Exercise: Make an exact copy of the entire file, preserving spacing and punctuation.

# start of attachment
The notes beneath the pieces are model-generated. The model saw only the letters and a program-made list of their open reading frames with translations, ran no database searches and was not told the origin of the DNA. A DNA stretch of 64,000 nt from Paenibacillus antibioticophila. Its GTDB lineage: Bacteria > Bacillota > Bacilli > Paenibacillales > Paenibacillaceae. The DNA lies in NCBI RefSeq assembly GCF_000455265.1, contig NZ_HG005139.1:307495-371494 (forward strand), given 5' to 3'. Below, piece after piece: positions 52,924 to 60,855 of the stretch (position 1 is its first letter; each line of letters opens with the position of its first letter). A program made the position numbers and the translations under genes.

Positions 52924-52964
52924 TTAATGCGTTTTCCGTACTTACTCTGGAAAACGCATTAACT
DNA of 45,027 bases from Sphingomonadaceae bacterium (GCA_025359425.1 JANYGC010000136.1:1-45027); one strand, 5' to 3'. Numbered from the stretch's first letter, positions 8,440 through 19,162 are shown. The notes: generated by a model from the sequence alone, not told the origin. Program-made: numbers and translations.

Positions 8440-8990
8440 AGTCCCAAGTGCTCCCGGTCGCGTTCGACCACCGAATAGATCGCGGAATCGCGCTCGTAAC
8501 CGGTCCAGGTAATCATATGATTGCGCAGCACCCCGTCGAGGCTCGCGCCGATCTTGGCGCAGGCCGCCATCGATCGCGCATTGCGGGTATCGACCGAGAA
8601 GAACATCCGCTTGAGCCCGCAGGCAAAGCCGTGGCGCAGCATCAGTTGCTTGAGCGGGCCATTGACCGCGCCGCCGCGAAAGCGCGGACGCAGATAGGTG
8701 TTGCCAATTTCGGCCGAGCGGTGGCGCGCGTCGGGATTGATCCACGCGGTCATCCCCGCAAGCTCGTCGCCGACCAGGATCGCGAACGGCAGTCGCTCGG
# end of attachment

The notes beneath the pieces are model-generated. The model saw only the letters and a program-made list of their open reading frames with translations, ran no database searches and was not told the origin of the DNA. A DNA stretch of 64,000 nt from Paenibacillus antibioticophila. Its GTDB lineage: Bacteria > Bacillota > Bacilli > Paenibacillales > Paenibacillaceae. The DNA lies in NCBI RefSeq assembly GCF_000455265.1, contig NZ_HG005139.1:307495-371494 (forward strand), given 5' to 3'. Below, piece after piece: positions 52,924 to 60,855 of the stretch (position 1 is its first letter; each line of letters opens with the position of its first letter). A program made the position numbers and the translations under genes.

Positions 52924-52964
52924 TTAATGCGTTTTCCGTACTTACTCTGGAAAACGCATTAACT
DNA of 45,027 bases from Sphingomonadaceae bacterium (GCA_025359425.1 JANYGC010000136.1:1-45027); one strand, 5' to 3'. Numbered from the stretch's first letter, positions 8,440 through 19,162 are shown. The notes: generated by a model from the sequence alone, not told the origin. Program-made: numbers and translations.

Positions 8440-8990
8440 AGTCCCAAGTGCTCCCGGTCGCGTTCGACCACCGAATAGATCGCGGAATCGCGCTCGTAAC
8501 CGGTCCAGGTAATCATATGATTGCGCAGCACCCCGTCGAGGCTCGCGCCGATCTTGGCGCAGGCCGCCATCGATCGCGCATTGCGGGTATCGACCGAGAA
8601 GAACATCCGCTTGAGCCCGCAGGCAAAGCCGTGGCGCAGCATCAGTTGCTTGAGCGGGCCATTGACCGCGCCGCCGCGAAAGCGCGGACGCAGATAGGTG
8701 TTGCCAATTTCGGCCGAGCGGTGGCGCGCGTCGGGATTGATCCACGCGGTCATCCCCGCAAGCTCGTCGCCGACCAGGATCGCGAACGGCAGTCGCTCGG